In 1955, Billy Graham was on a visit to Cambridge University for an eight-day mission at the invitation of the Inter-Collegiate Christian Union. During his time at the University, he met privately with C.S. Lewis who was a professor at the school. Of Mr. Lewis, Billy Graham said, “I was afraid I would be intimidated by him because of his brilliance, but he immediately put me at ease. I found him to be not only intelligent and witty but also gentle and gracious.”
Just before Lewis’ death in 1963, Decision Magazine ran a series of interviews with him. A selection of the interview is below:
Do you feel, then, that modern culture is being de-Christianized?
“I cannot speak to the political aspects of the question, but I have some definite views about the de-Christianizing of the church. I believe that there are many accommodating preachers, and too many practitioners in the church who are not believers. Jesus Christ did not say, ‘Go into all the world and tell the world that it is quite right.’ The Gospel is something completely different. In fact, it is directly opposed to the world.
“The case against Christianity that is made out in the world is quite strong. Every war, every shipwreck, every cancer case, every calamity, contributes to making a prima facie case against Christianity. It is not easy to be a believer in the face of this surface evidence. It calls for a strong faith in Jesus Christ.”
Do you approve of men such as Bryan Green and Billy Graham asking people to come to a point of decision regarding the Christian life?
“I had the pleasure of meeting Billy Graham once. We had dinner together during his visit to Cambridge University in 1955, while he was conducting a mission to students. I thought he was a very modest and a very sensible man, and I liked him very much indeed.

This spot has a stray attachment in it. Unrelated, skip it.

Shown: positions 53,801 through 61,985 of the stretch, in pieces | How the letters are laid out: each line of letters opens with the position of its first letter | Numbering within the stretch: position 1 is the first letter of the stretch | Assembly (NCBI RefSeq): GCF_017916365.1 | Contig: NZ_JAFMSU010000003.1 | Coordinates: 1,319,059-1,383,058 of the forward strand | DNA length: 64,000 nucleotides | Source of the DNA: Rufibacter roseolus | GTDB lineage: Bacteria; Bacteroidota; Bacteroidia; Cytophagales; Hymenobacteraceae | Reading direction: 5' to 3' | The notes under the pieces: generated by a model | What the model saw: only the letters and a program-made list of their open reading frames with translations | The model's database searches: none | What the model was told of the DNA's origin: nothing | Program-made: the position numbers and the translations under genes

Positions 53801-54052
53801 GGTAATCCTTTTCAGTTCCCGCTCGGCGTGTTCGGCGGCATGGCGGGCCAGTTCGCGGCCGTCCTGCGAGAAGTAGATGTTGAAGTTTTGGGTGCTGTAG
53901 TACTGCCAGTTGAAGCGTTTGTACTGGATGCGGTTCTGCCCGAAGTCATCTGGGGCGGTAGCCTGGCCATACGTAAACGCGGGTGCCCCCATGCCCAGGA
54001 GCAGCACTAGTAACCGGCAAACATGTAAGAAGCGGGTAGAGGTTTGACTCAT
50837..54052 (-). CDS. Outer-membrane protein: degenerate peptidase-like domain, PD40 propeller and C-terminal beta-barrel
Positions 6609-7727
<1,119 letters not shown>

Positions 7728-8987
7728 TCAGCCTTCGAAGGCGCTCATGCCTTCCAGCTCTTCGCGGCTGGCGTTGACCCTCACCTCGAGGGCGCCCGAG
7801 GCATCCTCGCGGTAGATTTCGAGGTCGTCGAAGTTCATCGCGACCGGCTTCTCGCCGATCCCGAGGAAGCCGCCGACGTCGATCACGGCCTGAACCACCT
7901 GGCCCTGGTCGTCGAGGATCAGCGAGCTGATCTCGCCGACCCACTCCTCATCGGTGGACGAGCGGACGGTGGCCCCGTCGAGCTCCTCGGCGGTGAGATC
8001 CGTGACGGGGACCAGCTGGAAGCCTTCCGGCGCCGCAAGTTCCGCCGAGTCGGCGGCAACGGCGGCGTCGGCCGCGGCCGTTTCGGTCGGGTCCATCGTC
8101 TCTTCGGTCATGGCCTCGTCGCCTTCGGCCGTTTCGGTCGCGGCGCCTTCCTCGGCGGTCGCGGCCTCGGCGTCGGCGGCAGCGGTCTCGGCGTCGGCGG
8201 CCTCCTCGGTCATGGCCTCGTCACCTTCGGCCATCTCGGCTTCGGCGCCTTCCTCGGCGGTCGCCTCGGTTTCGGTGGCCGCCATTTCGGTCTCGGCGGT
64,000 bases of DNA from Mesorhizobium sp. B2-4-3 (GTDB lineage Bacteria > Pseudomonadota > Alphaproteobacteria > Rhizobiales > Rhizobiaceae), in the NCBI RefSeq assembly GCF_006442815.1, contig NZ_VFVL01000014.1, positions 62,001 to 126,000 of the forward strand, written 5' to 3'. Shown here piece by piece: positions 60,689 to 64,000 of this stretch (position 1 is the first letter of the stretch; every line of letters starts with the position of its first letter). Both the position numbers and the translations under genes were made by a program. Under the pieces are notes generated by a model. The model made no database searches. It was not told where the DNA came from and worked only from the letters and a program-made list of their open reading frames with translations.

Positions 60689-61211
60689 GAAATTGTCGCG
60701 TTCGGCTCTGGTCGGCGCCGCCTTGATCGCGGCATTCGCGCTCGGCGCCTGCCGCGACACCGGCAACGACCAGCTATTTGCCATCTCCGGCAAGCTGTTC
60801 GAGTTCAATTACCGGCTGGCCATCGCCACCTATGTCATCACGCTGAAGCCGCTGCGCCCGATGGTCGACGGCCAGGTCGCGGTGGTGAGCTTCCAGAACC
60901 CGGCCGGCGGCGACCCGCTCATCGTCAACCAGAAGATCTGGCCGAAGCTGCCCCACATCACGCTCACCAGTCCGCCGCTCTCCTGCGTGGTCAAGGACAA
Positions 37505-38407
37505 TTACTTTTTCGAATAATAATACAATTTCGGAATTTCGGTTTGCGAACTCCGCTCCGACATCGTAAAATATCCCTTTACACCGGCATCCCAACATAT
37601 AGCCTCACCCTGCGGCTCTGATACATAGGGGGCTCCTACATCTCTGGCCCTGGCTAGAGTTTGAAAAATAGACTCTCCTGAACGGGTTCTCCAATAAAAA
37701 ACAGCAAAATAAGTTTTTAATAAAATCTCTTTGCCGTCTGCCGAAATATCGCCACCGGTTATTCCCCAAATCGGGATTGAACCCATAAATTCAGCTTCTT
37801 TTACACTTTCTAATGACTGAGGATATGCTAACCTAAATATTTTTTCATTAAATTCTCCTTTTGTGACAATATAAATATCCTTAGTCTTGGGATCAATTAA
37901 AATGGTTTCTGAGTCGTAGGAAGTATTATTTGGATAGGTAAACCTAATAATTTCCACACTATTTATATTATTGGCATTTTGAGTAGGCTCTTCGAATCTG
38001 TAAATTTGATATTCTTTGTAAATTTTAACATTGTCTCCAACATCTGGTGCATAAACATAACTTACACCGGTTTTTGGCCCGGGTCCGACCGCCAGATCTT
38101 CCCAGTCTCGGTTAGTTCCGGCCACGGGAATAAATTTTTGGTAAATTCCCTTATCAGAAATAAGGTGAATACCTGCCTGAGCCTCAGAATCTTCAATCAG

“In a civilization like ours, I feel that everyone has to come to terms with the claims of Jesus Christ upon his life, or else be guilty of inattention or of evading the question. In the Soviet Union, it is different. Many people living in Russia today have never had to consider the claims of Christ because they have never heard of those claims. “In the same way we who live in English-speaking countries have never really been forced to consider the claims, let us say, of Hinduism. But in our Western civilization, we are obligated both morally and intellectually to come to grips with Jesus Christ; if we refuse to do so we are guilty of being bad philosophers and bad thinkers.”
What is your view of the daily discipline of the Christian life—the need for taking time to be alone with God?
“We have our New Testament regimental orders upon the subject. I would take it for granted that everyone who becomes a Christian would undertake this practice. It is enjoined upon us by our Lord; and since they are his commands, I believe in following them. It is always just possible that Jesus Christ meant what he said when he told us to seek the secret place and to close the door.”